Federalism is a political concept that describes the practice where a group of member states is bound together by an agreement in which there is a governing representative head. Sovereignty is thus constitutionally shared between a central governing authority and constituent political units. A working example of a federation is the United States, with it’s States possessing certain powers but the central government possessing certain exclusive federal powers (e.g. foreign policy), with some shared concurrent powers (e.g. taxes). In the case of the European Union, the constituent political units would be the member states, with the governing body being the EU Commission.
However, at the moment the EU is NOT a federation, despite many attempts by the strongest believers in the European ‘project’ to make it so. Despite federalism being mentioned in both the Maastricht Treaty of 1991 and the Treaty establishing a Constitution for Europe (which was not ratified as some countries’ held referendums that rejected it), not all the member countries will adopt it. At the moment, Germany, Italy, Belgium and Luxembourg have been the strongest advocates of federalism with the UK, Denmark and France being most strongly opposed.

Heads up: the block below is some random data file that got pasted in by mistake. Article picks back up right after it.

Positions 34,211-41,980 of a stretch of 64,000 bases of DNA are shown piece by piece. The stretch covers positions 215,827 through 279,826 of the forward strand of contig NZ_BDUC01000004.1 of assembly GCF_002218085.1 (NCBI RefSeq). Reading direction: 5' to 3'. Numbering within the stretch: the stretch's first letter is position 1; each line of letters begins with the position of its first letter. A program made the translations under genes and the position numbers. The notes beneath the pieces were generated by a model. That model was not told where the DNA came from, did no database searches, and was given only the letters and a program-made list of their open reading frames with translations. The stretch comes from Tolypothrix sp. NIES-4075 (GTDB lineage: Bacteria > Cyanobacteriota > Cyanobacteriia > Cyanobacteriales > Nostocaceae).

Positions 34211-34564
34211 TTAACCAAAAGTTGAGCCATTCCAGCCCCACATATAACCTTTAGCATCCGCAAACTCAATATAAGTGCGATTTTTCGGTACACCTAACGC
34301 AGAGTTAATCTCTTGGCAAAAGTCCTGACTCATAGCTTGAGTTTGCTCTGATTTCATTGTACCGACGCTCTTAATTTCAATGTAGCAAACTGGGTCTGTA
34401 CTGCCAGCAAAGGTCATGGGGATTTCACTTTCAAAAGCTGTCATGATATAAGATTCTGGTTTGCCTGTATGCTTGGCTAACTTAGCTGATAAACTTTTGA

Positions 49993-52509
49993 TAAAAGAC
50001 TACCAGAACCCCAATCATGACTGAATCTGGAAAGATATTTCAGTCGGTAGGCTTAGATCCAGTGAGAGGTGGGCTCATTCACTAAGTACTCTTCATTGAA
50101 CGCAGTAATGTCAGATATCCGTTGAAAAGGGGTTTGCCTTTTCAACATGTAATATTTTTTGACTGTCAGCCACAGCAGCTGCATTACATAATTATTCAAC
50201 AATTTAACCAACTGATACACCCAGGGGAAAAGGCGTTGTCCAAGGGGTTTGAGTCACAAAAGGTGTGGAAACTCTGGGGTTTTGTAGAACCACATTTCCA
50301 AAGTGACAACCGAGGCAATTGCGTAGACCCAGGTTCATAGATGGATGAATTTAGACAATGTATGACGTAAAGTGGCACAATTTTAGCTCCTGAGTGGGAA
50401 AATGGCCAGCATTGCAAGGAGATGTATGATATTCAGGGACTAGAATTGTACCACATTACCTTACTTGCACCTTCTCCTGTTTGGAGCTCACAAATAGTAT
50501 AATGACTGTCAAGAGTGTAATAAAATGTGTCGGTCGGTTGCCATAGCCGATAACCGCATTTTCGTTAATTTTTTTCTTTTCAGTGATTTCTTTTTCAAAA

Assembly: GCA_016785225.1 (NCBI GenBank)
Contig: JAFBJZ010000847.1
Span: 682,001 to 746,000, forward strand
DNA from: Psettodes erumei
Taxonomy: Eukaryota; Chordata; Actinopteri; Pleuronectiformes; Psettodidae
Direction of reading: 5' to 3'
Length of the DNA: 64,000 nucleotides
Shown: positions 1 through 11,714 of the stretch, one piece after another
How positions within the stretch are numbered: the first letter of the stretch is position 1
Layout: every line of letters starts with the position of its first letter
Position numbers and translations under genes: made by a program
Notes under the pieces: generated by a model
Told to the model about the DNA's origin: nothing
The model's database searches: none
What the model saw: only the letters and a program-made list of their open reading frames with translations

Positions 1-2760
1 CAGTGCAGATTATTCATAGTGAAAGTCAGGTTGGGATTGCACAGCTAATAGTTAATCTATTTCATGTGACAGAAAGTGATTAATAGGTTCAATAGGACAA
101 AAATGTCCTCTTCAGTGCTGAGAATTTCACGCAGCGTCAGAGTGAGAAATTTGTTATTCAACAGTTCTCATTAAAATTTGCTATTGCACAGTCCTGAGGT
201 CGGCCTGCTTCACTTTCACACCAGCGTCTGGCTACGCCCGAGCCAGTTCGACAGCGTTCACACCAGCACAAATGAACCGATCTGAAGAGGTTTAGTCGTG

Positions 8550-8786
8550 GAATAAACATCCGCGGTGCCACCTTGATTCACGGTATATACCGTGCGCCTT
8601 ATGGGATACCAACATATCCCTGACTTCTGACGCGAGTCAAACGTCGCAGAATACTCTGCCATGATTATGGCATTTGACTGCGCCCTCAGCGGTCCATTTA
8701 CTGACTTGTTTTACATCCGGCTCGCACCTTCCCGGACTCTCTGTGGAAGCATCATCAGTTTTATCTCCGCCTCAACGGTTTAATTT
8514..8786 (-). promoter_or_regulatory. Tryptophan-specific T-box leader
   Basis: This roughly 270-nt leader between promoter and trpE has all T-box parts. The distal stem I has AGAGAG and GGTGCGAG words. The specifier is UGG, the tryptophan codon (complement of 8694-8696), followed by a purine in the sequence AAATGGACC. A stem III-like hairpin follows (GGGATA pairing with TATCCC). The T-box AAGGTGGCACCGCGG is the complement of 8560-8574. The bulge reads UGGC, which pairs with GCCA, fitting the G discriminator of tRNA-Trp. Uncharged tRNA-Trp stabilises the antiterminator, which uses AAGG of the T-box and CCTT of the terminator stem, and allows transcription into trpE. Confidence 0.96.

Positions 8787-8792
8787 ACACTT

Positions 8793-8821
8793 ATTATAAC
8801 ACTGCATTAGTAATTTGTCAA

That said, the EU does have the necessary attributes of a federal system. But political scholars regard the EU as a mixture between a federation and a confederation. The latter is a system of organisation in which there is a union of states with each member state retaining some independent control over both internal and external affairs. The key is that for international purposes EU member states are separate states rather than just one state.
Should the EU move more towards Federalism, there would be a common income tax, corporation tax and social welfare system, a common legal code and a common foreign and defence policy.
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